BLOG

Meeting emergency food need in Atlanta, GA: Innovative “Turnups” at Concrete Jungle

21 Jan 2021, by Admin in Concrete Jungle, Harvest Blog

Lorie Bonham serves as a Harvest VISTA at Concrete Jungle in Atlanta, GA, coordinating volunteers and emerging programs. Since its founding in 2009, Concrete Jungle has rescued and redirected 117,583 pounds of produce (470,335 servings) to hunger relief organizations in Georgia. They credit their success to the vast networks of volunteers that harvest, pack, and distribute produce. 

Eight months after the inception of their Covid-19 Emergency Grocery Delivery Program, Concrete Jungle (CJ) faced one of their most daunting challenges – how to ensure the more than 300 families in the program would have food through the holidays while also giving their volunteers and staff a much-needed break. In the last six weeks of 2020, CJ delivered more than 300,000 servings of healthy food with the help of more than 350 volunteers.

One of the main reasons the Thanksgiving delivery, aka “Turkey Turnup” and the end of year delivery, aka “Tinsel Turnup,” were so successful is CJ’s culture of trying new things and quickly adapting to make things work.

Food Sourcing

To ensure that CJ had enough food to serve their client families, they launched their first-ever Holiday Food Drive. From Girl Scouts to grade schools, from church groups to neighborhoods, folks all across the metro area stepped up to donate over 5500 pounds of food. While the food drive was a success, it raised several new challenges for donation pick up and storage, inventory management and distribution, and marketing. As CJ prepares for its 1-year anniversary of the Grocery Delivery Program, they are already planning another food drive. They will use their experience at the Holiday Food Drive to create a “Food Drive in a Box” model to simplify and streamline the program and address many of the challenges they encountered.

In addition, the entire CJ key team jumped on the phones to find as many sources of donated food as possible. These calls resulted in huge donations from Feed a Billion, Second Helpings, and many other national and local organizations. In the coming weeks, CJ will undertake a larger food sourcing project to further diversify their food sources in hopes of reducing costs and providing greater variety for their clients.

Volunteer Recruitment and Communication

Delivering 2-3 times the normal amount of food required a significant increase in volunteer packers and drivers. CJ engaged 64 first-time volunteers through recruitment efforts on social media, community groups, and friends and family. Happy volunteers are return volunteers, so the communication to volunteers needed to be clear, concise, and fun. After debriefing on what worked and what didn’t at the Turkey Turnup, before Tinsel Turnup CJ texted volunteers to remind them of their shift start time and other important details. In addition to their standard email notifications, this new communication meant volunteers knew where to be and when. It also reduced the number of no shows. Into the New Year, many of these volunteers have continued to be a part of the Grocery Delivery Program, and CJ continues to use texting to engage volunteers.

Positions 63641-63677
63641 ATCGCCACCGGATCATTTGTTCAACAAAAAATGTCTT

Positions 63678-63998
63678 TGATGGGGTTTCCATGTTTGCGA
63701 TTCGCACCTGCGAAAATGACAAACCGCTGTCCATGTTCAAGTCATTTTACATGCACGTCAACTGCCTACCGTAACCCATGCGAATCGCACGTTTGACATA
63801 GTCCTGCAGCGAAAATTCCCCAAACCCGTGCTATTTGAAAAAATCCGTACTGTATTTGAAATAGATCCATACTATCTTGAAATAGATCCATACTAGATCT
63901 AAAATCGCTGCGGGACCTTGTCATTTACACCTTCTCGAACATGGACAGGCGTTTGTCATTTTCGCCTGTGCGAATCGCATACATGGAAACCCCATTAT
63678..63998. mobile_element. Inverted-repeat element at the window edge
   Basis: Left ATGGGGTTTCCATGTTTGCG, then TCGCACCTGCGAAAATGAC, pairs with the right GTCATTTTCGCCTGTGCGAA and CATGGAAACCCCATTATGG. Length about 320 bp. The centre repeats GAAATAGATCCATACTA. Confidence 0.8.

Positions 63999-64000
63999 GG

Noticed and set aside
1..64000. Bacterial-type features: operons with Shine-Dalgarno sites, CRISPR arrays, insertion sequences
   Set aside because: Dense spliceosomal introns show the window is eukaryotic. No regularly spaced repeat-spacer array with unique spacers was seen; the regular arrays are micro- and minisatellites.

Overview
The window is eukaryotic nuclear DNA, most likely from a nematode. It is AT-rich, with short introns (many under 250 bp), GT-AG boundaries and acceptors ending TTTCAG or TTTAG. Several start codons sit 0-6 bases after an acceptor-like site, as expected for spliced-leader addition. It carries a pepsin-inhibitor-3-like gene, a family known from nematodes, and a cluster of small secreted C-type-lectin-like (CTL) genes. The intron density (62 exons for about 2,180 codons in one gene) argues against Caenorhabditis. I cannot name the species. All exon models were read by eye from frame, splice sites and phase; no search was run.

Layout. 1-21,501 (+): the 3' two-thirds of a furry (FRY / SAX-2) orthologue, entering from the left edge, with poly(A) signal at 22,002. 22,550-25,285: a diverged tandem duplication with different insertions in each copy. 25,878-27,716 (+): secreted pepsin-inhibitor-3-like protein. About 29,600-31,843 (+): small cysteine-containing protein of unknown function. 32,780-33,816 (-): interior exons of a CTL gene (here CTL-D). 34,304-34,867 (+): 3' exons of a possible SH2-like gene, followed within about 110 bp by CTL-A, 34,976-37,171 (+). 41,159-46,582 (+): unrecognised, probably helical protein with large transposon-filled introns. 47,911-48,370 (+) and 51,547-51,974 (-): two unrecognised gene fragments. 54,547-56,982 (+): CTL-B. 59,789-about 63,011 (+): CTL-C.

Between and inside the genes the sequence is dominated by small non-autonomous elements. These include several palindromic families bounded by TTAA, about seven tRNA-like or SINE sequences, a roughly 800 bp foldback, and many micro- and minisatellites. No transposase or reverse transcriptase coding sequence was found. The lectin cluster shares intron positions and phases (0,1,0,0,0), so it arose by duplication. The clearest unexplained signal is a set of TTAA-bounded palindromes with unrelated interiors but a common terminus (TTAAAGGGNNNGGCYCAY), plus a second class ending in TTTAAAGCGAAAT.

Operational Efficiencies

Having two large events within a month gave CJ the ability to test new processes and refine them. A few of the changes made between the Turkey Turnup and Tinsel Turnup included:

  • Moving from three driver pick-up times to six times. Spreading out when delivery drivers arrived reduced car loading backups.
    Putting the daily schedule on a whiteboard for everyone to see. This gave volunteers a better understanding of what was needed of them and how it fits into the larger scheme of the day.
    Using a walkie-talkie app to improve communication across site leads. This allowed leads to stay in their location and continue working while also communicating important information.
    Creating two driver pick up stations (first refrigerated items then dry goods) created greater efficiencies in vehicle loading, allowed for better and faster staging of dry goods, and significantly reduced the work on volunteers to move all items to one place.
    Pre-packing before the event. This allowed the team to better handle three times the typical food delivered.

The client feedback for these delivery events was overwhelmingly positive. They especially appreciated the variety of food, including whole turkeys and all the ingredients to make a Thanksgiving dinner, as well as enough food to provide for their families over the holidays.

After a well-deserved holiday break, CJ is back to their regularly scheduled weekly grocery delivery model. They will include many of the key learnings from the Turnup events in their weekly program.